It never ceases to amaze that powerful forces in American politics still want to make it harder for people to vote. Yet that’s where things stand once again this morning as county boards of election in North Carolina begin to gather to make decisions about how to organize and manage the November election. In Greensboro today, the Guilford County Board of Elections will meet to review a proposal that would take several steps backward on this critical issue. This is from the government watchdogs at Democracy North Carolina:
Birthplace of Sit-In Movement Takes Center Stage In Next Chapter of North Carolina’s Voting Wars
WHAT: Despite the recent federal court ruling against voting restrictions, the Republican majority on the Guilford County Board of Elections (Greensboro) wants to reduce the 2016 Early Voting plan from what the county offered in 2012.
On Monday, August 8, the Board will take up and likely vote on a plan that would:
- cut by nearly half the number of Early Voting sites provided in 2012, including most sites inside Greensboro;
- completely eliminate Sunday voting;
- cut the popular site in the African-American community at Barber Park; and
- eliminate the sites at UNC-Greensboro and NC A&T University.
WHEN: The three-member Guilford County Board of Elections is holding a special meeting on Monday, August 8, at 1 p.m. to consider this plan by the two Republicans, as well as a proposal from the lone Democrat on the Board. A majority vote carries the day.
August 8 is two days after the 51st anniversary of the signing of the Voting Rights Act.
WHERE: The meeting with be in the Blue Room at 301 W Market St., Greensboro 27401 (the Old County Courthouse).
WHO: Community members, religious leaders, voting-rights groups, and others will be on hand to protest this sinister attempt to thwart the will of the court.
WHY: The Fourth Circuit Court of Appeals’ ruling restored the old statute requiring a 17-day period of Early Voting instead of 10 days. Most large counties opened numerous Early Voting sites but that old statute requires only one be open. County boards of elections are now free to use “local discretion” to serve voters – or preserve discrimination, as local boards once did by using tactics like making African Americans recite the Preamble to the Constitution or guess the number of marbles in a jar in order to register to vote.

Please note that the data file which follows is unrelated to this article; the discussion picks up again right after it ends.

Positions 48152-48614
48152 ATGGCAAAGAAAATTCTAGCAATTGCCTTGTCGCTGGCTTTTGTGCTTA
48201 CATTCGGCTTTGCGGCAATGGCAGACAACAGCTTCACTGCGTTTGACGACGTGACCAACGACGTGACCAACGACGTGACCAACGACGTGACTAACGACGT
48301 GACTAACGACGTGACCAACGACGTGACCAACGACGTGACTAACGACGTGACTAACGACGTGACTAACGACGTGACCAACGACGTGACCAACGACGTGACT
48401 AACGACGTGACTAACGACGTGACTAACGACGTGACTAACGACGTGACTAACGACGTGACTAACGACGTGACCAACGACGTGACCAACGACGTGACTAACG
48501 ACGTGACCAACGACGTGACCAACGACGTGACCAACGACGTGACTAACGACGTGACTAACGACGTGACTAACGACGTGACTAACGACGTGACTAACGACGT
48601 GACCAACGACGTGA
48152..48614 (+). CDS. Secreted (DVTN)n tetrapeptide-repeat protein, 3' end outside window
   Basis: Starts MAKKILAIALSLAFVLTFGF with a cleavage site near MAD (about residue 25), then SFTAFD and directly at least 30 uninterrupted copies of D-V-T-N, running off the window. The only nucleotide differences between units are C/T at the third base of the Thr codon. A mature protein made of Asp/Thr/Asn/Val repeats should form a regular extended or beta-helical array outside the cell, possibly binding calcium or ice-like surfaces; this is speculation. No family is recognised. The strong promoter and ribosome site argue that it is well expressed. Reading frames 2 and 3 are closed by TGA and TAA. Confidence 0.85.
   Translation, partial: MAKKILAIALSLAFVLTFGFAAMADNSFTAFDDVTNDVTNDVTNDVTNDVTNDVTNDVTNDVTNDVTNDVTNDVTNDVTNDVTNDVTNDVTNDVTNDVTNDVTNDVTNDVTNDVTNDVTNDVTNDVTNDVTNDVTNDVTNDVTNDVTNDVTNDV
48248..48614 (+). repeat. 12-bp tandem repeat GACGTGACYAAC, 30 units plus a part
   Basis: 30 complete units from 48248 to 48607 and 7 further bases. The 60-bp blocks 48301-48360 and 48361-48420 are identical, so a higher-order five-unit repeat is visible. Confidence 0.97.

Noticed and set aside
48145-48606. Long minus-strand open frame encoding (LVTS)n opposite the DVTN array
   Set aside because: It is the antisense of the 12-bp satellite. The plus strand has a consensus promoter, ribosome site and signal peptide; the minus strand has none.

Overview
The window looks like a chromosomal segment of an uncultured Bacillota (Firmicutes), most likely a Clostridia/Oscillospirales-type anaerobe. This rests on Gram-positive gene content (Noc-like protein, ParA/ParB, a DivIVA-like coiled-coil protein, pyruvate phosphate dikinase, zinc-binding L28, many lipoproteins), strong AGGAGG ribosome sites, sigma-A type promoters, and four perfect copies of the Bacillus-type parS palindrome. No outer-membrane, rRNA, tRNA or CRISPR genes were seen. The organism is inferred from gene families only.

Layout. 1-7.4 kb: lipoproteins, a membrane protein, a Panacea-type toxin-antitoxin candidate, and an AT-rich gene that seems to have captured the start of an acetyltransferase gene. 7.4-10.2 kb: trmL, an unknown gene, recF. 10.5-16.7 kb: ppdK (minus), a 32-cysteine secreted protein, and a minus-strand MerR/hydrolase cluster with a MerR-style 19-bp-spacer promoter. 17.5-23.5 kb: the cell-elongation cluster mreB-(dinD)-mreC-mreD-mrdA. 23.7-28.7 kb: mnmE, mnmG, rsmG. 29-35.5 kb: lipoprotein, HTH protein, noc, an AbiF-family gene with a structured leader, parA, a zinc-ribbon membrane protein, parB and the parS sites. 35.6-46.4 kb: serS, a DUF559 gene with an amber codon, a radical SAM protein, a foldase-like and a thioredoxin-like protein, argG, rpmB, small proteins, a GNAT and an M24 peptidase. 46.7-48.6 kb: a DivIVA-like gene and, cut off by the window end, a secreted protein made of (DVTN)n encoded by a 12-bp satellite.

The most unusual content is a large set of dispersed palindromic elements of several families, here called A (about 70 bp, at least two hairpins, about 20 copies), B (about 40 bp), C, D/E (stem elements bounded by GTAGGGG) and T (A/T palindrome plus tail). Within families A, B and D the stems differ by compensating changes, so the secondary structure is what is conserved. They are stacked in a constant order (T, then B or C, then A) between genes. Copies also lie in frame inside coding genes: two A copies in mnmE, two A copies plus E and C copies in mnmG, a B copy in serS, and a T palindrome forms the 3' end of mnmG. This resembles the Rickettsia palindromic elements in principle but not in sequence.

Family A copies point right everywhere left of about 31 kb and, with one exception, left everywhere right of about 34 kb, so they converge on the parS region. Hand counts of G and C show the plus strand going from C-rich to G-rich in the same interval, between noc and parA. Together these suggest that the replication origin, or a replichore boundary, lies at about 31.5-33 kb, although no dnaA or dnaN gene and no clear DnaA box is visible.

All 100 counties will be making Early Voting plans in the next two weeks. Guilford County is the first we know to meet – and it will be a very contentious meeting that dramatizes the conflicting interests involved in North Carolina’s ongoing war over the right to vote. It happens two days after the anniversary of the Voting Rights Act in the city where four NC A&T students began the civil rights sit-in movement.
Ironically, a terrible Early Voting plan can create longer lines for the excited voters who want to vote early – which could be white Republican men this year, as it was in North Carolina in 2010. A bad plan will also create longer lines and put more stress on Election Day, which harms all voters.
Meanwhile, advocates at the ACLU of North Carolina and the Southern Coalition for Social Justice sent a letter to the State Board of Elections last Friday in which they attacked actions in Guilford County as an attempt to suppress the vote. This is from a joint release from the two groups issued this morning that described the letter:
We believe the action being considered by the Guilford County Board of Elections, and potentially others, violates the law,” the letter reads. “The Guilford Board’s drastic reduction in early voting opportunities can only be interpreted as intentional action taken to suppress voting this November, particularly among young voters and voters of color.
More than half of all North Carolina voters will likely use early voting this November, according to the state Board of Elections. In 2012, 70% of African American voters in North Carolina used early voting. The 2013 law reduced the number of early voting days in North Carolina from 17 to 10.
In Friday’s letter, the groups say that if adopted, the Guilford County proposal could result in further legal liability under the Voting Rights Act and United States Constitution.
Read the letter at http://www.acluofnc.org/files/letters/8_5_16_Letter_to_SBOE_signed.pdf